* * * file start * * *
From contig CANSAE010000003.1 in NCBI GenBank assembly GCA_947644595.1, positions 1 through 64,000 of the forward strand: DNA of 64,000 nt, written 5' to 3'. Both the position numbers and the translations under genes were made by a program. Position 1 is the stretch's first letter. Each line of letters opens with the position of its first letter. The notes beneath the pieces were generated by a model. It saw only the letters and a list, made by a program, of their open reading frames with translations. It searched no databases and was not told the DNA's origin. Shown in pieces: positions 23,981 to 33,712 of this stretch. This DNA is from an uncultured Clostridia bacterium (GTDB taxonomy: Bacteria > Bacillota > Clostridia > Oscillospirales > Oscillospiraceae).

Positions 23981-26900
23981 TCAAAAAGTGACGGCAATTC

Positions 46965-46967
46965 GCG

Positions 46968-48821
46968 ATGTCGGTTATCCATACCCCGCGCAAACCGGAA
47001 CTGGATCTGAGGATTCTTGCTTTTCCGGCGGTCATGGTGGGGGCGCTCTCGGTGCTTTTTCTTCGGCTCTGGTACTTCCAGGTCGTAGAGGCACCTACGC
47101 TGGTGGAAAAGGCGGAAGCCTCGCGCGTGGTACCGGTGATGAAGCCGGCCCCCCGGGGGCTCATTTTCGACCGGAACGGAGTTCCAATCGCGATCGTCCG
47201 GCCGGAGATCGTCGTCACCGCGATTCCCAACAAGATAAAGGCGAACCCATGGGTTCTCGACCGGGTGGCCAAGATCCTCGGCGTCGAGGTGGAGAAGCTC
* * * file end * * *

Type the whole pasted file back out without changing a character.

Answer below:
From contig CANSAE010000003.1 in NCBI GenBank assembly GCA_947644595.1, positions 1 through 64,000 of the forward strand: DNA of 64,000 nt, written 5' to 3'. Both the position numbers and the translations under genes were made by a program. Position 1 is the stretch's first letter. Each line of letters opens with the position of its first letter. The notes beneath the pieces were generated by a model. It saw only the letters and a list, made by a program, of their open reading frames with translations. It searched no databases and was not told the DNA's origin. Shown in pieces: positions 23,981 to 33,712 of this stretch. This DNA is from an uncultured Clostridia bacterium (GTDB taxonomy: Bacteria > Bacillota > Clostridia > Oscillospirales > Oscillospiraceae).

Positions 23981-26900
23981 TCAAAAAGTGACGGCAATTC

Positions 46965-46967
46965 GCG

Positions 46968-48821
46968 ATGTCGGTTATCCATACCCCGCGCAAACCGGAA
47001 CTGGATCTGAGGATTCTTGCTTTTCCGGCGGTCATGGTGGGGGCGCTCTCGGTGCTTTTTCTTCGGCTCTGGTACTTCCAGGTCGTAGAGGCACCTACGC
47101 TGGTGGAAAAGGCGGAAGCCTCGCGCGTGGTACCGGTGATGAAGCCGGCCCCCCGGGGGCTCATTTTCGACCGGAACGGAGTTCCAATCGCGATCGTCCG
47201 GCCGGAGATCGTCGTCACCGCGATTCCCAACAAGATAAAGGCGAACCCATGGGTTCTCGACCGGGTGGCCAAGATCCTCGGCGTCGAGGTGGAGAAGCTC